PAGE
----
Mymediasite – make and upload your presentations

Dear colleagues, you can upload your presentations on mymediasite to share with your students.

Here is the link

You can also follow these videos for guidance: One has a shorter explanation and the other one is more detailed .

Good luck is a serious game for gps developed by cardiologists in collaboration with gps. The learning objectives are aimed at improving your knowledge and skills in the field of cardiological examination and auscultation. Training basic skills in a virtual environment is the new way of learning!
Try the free version at


VideUM – Maastricht University video portal

Some links to sections of VideUM the Maastricht University video portal, supported by the UM library.

Knowledge clips: Openshot

If you have found/made a video for your course, and you need to edit it; perhaps delete some parts of it or add a few slides in between to provide further explanations for your students, then we can tell you about openshot. A great video-editing tool.
Here is a clip that our colleagues in the library have made. You see instructions on how to use Open shot.
Openshot is a free tool. You can download and install it on your computer through this link.


Educational lunch lecture: Videos and Knowledge clips

On Tuesday April 2nd 2019 Maryam Asoodar and Jan Hensgens (both task group Instructional Design and eLearning) in cooperation with Ilse Sistermans (University Library) did a highly interactive lecture about the use of videos and knowledge clips for the Faculty FHML. This lecture was attended by about 40 staff members. The main focus was on a didactic perspective, emphasizing the necessity of an educational embedding or a video. The alignment of learning goals, the design of the education, the learning material and the clip has been discussed. Some guidelines about multi media design and some quality criteria to grade existing knowledge clips has been provided.The audience has been actively involved using the online tool Whooclap to discuss the Why, What, How or knowledge clips. Finally an overview of the production steps are provided. here (presentation as ppt file) .

Contact us via if you are interested in one of the follow-up activities:

PBL MOOC: UM presents short lectures on Problem-Based Learning

Highly informative and interesting knowledge clips were used in the MOOC. A selection of those clips are shared here.
Maastricht University presents short lectures on Problem-Based Learning: How, what and why? Features of a well-designed learning task; Designing a PBL course from four components; and the future of PBL.

You also hear student opinions on problem-based learning: process or PBL, learning effects, relevance.

Enjoy exploring and learning;)

Problem-Based Learning: How, what and why?

Features of a well-designed learning task – Heidi Maurer

Features of a well-designed learning task – Christina Peristeridou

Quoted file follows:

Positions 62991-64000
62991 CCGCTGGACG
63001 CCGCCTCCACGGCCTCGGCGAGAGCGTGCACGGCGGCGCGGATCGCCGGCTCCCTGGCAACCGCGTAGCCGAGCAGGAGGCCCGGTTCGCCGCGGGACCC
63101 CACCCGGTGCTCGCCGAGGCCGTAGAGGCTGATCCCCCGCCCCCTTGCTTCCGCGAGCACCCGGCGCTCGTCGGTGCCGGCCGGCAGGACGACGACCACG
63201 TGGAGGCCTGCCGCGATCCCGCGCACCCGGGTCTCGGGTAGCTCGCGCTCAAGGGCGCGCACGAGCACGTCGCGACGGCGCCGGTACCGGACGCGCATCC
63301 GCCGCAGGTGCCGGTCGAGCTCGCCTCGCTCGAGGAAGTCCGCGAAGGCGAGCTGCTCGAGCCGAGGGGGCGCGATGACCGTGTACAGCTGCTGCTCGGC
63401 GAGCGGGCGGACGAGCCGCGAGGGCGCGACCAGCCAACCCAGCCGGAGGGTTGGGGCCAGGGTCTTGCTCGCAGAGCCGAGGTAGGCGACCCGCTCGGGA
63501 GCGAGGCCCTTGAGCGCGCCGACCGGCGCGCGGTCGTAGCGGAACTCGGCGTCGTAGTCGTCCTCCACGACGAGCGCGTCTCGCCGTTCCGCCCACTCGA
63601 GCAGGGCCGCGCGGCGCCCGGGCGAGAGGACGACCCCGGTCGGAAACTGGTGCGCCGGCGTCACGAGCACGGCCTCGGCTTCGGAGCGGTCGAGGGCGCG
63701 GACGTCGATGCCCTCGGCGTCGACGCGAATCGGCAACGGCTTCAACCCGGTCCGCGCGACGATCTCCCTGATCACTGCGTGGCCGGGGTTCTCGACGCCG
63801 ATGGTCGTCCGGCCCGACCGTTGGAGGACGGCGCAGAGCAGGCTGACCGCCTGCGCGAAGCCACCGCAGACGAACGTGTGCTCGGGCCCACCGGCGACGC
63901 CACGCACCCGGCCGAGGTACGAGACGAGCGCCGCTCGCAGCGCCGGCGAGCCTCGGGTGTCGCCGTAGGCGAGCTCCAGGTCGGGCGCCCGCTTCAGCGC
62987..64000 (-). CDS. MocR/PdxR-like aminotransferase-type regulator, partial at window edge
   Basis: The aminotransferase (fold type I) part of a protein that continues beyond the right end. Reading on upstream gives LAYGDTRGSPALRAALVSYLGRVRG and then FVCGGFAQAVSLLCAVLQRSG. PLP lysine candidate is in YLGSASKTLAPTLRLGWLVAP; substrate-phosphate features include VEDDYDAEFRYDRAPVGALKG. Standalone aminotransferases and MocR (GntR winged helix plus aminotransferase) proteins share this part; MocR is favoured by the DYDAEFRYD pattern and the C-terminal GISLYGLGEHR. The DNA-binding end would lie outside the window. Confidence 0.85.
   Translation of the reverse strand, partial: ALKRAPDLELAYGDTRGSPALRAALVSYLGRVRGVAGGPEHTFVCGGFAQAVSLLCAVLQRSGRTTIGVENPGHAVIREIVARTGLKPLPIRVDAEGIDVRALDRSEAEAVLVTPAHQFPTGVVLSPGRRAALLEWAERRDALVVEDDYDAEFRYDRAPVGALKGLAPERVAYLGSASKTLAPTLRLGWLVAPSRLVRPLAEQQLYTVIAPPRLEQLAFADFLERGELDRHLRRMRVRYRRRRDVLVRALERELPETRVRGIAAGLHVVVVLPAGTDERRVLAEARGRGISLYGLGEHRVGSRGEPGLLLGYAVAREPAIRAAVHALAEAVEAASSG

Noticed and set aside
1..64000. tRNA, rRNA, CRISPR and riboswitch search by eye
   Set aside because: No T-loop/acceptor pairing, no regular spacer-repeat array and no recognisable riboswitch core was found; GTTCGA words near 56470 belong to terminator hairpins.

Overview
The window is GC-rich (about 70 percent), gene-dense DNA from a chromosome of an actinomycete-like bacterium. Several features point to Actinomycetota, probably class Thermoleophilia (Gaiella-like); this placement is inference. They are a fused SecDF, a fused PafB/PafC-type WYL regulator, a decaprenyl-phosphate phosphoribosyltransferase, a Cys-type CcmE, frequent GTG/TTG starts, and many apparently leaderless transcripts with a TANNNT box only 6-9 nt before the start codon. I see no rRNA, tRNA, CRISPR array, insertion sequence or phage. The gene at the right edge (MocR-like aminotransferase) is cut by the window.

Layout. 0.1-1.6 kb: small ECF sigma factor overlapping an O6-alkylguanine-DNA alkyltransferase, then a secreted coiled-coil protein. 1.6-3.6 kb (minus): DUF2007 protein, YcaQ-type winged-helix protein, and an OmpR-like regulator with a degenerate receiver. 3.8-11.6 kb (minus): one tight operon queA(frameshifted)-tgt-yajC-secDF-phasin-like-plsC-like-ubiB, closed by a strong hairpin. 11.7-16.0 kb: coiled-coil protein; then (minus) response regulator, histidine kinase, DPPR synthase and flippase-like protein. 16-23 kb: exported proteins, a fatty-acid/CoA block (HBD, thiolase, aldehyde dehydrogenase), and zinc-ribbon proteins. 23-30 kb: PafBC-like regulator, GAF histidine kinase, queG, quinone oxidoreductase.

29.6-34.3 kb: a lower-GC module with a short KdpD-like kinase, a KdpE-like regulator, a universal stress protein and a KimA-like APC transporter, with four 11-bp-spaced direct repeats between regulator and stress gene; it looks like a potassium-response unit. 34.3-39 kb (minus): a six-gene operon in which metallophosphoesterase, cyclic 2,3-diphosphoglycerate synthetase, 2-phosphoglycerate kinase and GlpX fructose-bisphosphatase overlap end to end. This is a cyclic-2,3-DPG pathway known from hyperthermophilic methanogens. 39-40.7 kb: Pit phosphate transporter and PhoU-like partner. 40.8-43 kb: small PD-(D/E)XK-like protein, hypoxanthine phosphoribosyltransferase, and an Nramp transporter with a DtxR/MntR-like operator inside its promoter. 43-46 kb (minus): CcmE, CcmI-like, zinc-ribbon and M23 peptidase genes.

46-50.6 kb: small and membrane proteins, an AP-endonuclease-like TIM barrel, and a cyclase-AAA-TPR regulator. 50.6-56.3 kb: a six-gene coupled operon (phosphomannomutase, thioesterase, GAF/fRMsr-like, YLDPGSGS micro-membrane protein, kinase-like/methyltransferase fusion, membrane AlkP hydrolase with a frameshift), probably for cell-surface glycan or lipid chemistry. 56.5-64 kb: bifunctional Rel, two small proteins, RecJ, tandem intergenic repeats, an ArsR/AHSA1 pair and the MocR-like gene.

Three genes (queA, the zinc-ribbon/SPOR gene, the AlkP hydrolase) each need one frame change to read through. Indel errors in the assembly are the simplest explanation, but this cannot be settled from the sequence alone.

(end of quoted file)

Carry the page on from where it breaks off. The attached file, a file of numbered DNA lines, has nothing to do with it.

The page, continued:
Features of a well-designed learning task – Sjoke Merk

Features of a well-designed learning task – Piet & Ben 1

Features of a well-designed learning task – Piet & Ben 2

Features of a well-designed learning task – Menno Knetsch

Designing a PBL course from four components – Jeroen van Merriënboer

Student opinions on problem-based learning: process or PBL

Student’s opinions on problem-based learning: learning effects

Student’s opinions about problem-based learning: relevance

Future of PBL

Supporting students in problem-based learning curricula

Scholars tend to disagree about whether the appropriate amount of guidance is provided to students in a problem-based curriculum. Some authors argue that problem-based learning (PBL) is a minimally guided approach, in which insufficient support is provided to students to lead to meaningful learning (Kirschner, Sweller, & Clark, 2006). On the other hand, other authors suggest that PBL is in fact scaffolded in such a way that learning is actually enhanced (Hmelo-Silver, Duncan, & Chinn, 2007).

However, at a recent symposium on self-regulation at the Open University in Heerlen, prof. dr. Alexander Renkl argued that even when appropriate external regulation is provided in a learning environment, students still need to be supported in order to develop their self-regulated learning (Renkl, 2017).  Specifically, although the educator might give effective explanations, the actual learning process needs to be done by the student (Berthold & Renkl, 2010). Furthermore, it was argued in this presentation that students are not always able to optimally use the help tools that are offered to them (Schwonke et al., 2013).  Therefore, in addition to providing tools to students to guide their learning, it was argued that is also important to provide support in how to use this guidance.

“Supporting students in problem-based learning curricula” verder lezen